Gawker’s Bloody Miss, A Hit After All?

Filed as Editorial on June 1, 2009 6:10 pm

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I’ve been watching the BloodCopy debacle for some time. BloodCopy is a new blog in the Gawker Media blog network, about vampired. Problem is, it is a big ad in itself, the whole blog is a HBO promo for the TV series True Blood.

There’s disclosure, hidden away in the Gawker Media footer. There’s no “sponsored post” text or anything. The campaign is, at the very least, balancing along the edge of what is deemed OK within the blogosphere.

We’d better get used to it.

Chris Batty is the VP of sales on Gawker Media, a truly progressive blog network headed up by Nick Denton. Batty said this to Nieman Journalism Lab:

If we’re around in three or four years, the majority of our advertising revenue will be in sponsored posts like this.

Sponsored posts are shunned, and Payperpost comes to mind. However, it is an advertising form that nimbly sidesteps the banner blindness argument. And with disclosure, what’s the problem?

I think it depends on how you disclose it. Look at this screenshot of the Gawker Media footer:

Gawker Media footer

The adverblog is listed there, to the far right. There is a thin line, and a small question mark (which leads to the disclosure). At a glance, there’s nothing that says that BloodCopy is a big ad in itself. The same goes for the actual blog, which will be around for a couple of weeks. It doesn’t say “sponsored blog”. It says BloodCopy. It plays its part.

BloodCopy screenshot

I think the sales folk on Gawker Media went over the line here. Definitely at first, fooling people, but now still. I think that sponsored posts can be a good solution for blogs to create revenue, but it needs to be obvious that a post actually isn’t your opinion, not even your blog’s opinion, but an ad in blog post form. Obvious. Not “if you look close enough there’s disclosure” but truly obvious.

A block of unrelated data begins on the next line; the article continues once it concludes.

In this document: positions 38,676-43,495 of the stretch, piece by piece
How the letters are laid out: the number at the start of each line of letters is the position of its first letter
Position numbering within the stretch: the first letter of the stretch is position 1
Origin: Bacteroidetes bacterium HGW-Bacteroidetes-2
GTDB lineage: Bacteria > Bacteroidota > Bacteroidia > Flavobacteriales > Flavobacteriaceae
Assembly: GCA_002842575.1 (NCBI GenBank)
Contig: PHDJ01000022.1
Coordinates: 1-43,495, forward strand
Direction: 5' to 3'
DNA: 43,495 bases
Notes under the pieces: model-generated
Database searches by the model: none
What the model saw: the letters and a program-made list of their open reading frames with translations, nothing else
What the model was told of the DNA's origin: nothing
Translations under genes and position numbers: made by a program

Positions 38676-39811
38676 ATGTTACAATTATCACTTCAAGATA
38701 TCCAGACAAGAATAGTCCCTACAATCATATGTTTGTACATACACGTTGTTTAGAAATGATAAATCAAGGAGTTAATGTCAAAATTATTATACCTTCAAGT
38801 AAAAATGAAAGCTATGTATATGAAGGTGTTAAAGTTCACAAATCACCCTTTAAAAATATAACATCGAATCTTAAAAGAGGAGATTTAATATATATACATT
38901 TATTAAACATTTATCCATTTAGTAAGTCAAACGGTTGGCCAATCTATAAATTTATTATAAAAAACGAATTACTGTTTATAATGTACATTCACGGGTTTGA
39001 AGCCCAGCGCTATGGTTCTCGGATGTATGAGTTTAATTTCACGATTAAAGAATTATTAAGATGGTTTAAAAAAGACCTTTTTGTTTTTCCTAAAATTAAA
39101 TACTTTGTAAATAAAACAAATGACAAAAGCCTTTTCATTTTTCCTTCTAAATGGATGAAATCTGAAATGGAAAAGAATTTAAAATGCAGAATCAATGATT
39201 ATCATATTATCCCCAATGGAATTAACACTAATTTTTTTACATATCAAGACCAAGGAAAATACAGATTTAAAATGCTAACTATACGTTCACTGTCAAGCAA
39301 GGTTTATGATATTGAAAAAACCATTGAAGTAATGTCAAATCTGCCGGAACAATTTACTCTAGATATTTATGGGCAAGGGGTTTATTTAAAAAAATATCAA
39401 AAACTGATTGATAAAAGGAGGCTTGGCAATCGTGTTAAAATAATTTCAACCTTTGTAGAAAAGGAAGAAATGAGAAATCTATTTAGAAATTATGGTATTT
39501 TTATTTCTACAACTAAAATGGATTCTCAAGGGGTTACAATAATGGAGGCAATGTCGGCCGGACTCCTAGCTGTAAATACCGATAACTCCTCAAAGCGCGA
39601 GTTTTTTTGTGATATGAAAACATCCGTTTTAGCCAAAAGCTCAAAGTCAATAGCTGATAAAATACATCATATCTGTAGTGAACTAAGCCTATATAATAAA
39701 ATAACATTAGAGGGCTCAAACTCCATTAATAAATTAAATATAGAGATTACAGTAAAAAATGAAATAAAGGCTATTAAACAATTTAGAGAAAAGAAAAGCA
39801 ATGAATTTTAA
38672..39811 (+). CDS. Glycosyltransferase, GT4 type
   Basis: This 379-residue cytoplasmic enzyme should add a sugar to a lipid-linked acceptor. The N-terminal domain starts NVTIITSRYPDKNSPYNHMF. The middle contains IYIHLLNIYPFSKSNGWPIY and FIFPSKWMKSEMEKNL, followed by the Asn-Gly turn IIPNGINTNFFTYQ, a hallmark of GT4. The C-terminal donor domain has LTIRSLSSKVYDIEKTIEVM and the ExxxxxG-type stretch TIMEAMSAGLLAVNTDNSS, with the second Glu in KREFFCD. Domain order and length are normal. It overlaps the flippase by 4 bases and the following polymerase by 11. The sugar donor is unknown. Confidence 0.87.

Gabriel Snyder commented on the whole thing on the Gawker blog, and I’ll let him wrap up this post:

What’s advertising should be called advertising and what’s edit should be called edit. It hurts both to blur the distinction.

I bet there’ll be “sponsored blog” text the next time Gawker Media pulls one of these.

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  1. By Brian Carnell posted on June 1, 2009 at 9:11 pm
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    It is a lot like reading the full page ads in magazines that try to mimic the magazine’s layout such that at first glance it looks like its magazine copy rather than an ad. In fact, typically the confusion is so great that the magazine or advertiser inserts a “Paid Advertisment” message.

    What do you think of those ads? Personally, I hate the fact that the advertiser thinks he has to try to fool me to get me to look at the ad. OTOH, the fact that such schemes are so prevalent suggest that they must be fairly effective at least with a sizable part of the readership.

    I don’t think they’ll work online in blogs, however, because of the nature of the readership. I just don’t think you have the passive readers who are going to get fooled easily and/or not are about the attempt to fool them. There’s *always* going to be a backlash against this nonsense because the same tools that make it easy to do also make it easy for others to point and laugh at the sheer stupidity of it all.

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  2. By Thord Daniel Hedengren posted on June 2, 2009 at 5:15 pm
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    Thanks for your comment Brian. I too hate ads trying to pass themselves off as editorial content. It’s a lame way to fool the non-attentive reader to think that the publication endorses something.

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